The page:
How big data and analytics affect the industry

The digital world brought with it drastic changes to the way individuals consume content, the way that same content is distributed. The Hollywood Section of SMPTE set a meeting, May 31, to examine the theme.

How big data and analytics affect the industry

The Hollywood Section of SMPTE will present a discussion, led by Bernie Laramie, on how big data and analytics are affecting the industry.

Everything in a digital environment is trackable. Everything in a digital environment affects decisions on how projects evolve. Are media professionals using that information? SMPTE’s next meeting, scheduled for Monday, May 31, will examine how data — lots of it — is exerting a major impact on decision-making in television and film production. The title? “Big Data Drives Big Decisions”.

Nothing is as simple as it was in 1928, when the Hollywood Section of SMPTE was organized, as the West Coast Section. The SMPTE as a whole has, since it was created, in 1916, more than one century ago, kept track of the changes in the industry. The people of Society of Motion Picture & Television Engineers (SMPTE) have sorted out the details of many significant advances in media and entertainment technology, from the introduction of “talkies” and color television to HD and UHD (4K, 8K) TV.

Responsible for the development of thousands of standards, recommended practices, and engineering guidelines, more than 800 of which are currently in force, SMPTE enters its second century faced with major changes and challenges, as the industry evolves further into IT- and IP-based workflows and the public habits change.

According to SMPTE, data collected on social media, streaming services, mobile devices, email, and web-based communications affects decisions on how projects are green-lit, created, produced, distributed, and marketed. The ways individuals consume content are evolving and leading to data-rich models that claim to predict what consumers will watch, and how they will watch it. Everything in a digital environment is trackable. The question is: How are media professionals using this information?

That’s the theme for this month’s meeting of the Hollywood Section of SMPTE. A discussion, led by Bernie Laramie, on how big data and analytics are affecting the industry, will examine the relation between data and decision-making in television and film production.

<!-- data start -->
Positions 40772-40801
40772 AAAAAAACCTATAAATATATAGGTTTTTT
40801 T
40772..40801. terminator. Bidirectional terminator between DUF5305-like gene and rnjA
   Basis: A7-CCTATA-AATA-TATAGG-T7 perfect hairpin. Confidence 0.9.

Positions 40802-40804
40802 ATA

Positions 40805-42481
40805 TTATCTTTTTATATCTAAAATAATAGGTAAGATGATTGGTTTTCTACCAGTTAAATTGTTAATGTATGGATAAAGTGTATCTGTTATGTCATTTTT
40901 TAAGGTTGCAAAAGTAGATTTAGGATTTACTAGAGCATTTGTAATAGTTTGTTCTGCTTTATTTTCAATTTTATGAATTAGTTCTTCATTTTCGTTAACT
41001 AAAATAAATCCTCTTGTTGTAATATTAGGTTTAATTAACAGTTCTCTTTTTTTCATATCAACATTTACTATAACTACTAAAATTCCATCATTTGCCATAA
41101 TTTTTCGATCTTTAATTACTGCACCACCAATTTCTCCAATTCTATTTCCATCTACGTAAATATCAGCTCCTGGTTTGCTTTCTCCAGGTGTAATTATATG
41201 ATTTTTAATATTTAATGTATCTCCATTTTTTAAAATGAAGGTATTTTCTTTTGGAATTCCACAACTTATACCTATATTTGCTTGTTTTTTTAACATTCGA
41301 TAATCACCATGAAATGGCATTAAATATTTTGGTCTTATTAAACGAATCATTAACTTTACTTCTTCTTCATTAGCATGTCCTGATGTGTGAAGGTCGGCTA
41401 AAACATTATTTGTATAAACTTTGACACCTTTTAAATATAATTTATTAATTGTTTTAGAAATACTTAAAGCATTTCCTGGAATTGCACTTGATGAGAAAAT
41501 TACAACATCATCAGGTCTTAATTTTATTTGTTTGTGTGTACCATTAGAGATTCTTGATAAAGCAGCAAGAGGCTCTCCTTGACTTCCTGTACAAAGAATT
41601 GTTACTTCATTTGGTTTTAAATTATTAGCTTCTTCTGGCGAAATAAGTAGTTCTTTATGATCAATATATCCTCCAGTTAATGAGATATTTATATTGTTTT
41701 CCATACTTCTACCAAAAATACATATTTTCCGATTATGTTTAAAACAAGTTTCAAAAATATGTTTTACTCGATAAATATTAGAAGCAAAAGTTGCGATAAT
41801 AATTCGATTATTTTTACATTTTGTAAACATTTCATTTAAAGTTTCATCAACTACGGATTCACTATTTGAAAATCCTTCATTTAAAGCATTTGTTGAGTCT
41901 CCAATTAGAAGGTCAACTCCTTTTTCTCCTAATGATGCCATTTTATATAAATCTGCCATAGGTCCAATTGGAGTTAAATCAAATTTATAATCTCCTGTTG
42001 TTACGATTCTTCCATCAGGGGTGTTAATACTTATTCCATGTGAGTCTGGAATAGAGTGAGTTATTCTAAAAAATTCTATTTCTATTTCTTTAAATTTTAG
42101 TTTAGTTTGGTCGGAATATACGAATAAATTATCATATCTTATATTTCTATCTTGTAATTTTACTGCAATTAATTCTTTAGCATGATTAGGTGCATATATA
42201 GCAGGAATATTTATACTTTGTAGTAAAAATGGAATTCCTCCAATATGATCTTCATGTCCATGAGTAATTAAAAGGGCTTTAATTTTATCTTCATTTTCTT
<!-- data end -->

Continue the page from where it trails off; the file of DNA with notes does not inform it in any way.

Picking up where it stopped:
Laramie has been a producer in Los Angeles for more than 25 years. He is best known for his work on CSI: Crime Scene Investigation as well as such series as Shark, Threat Matrix, Profiler, Dark Skies, and Max Headroom. His credits also include the IMAX 3D production of James Cameron’s Aliens of the Deep and The Last Mysteries of the Titanic, a 17-camera live broadcast from the sunken vessel.

Bernie Laramie taught postproduction for film and television at UCLA Extension for more than 15 years and has been a guest lecturer at the University of Southern California, the California Institute of the Arts, and the ArtCenter College of Design. He co-authored the textbook “Creative Postproduction,” published by Allyn & Bacon. He is a member of the Producers Guild of America, the Directors Guild of America, and the Editors Guild.

The SMPTE Hollywood Section, monthly meeting, happens Monday, May 31, 2017 at 7:00 p.m. at the Academy of Motion Picture Arts and Sciences (AMPAS), Linwood Dunn Theater, 1313 Vine Street, Los Angeles. Access to the meting is free both to SMPTE Members and non-members, and free parking is available behind the building. Follow the link to register.


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Jose Antunes

I am a writer and photographer living on the West Coast of Portugal, a place I tend to call the Atlantic Realm. An area of rugged cliffs and sandy beaches overlooking the sea, a coastal area sitting between the Atlantic Ocean waves and hills and forests with some of the most magical palaces, castles and prehistorical sites for you to visit and photograph. Little hamlets, vast fields, inviting you to a contemplative state of mind. That’s where I live, and the landscape surely makes you what you are.

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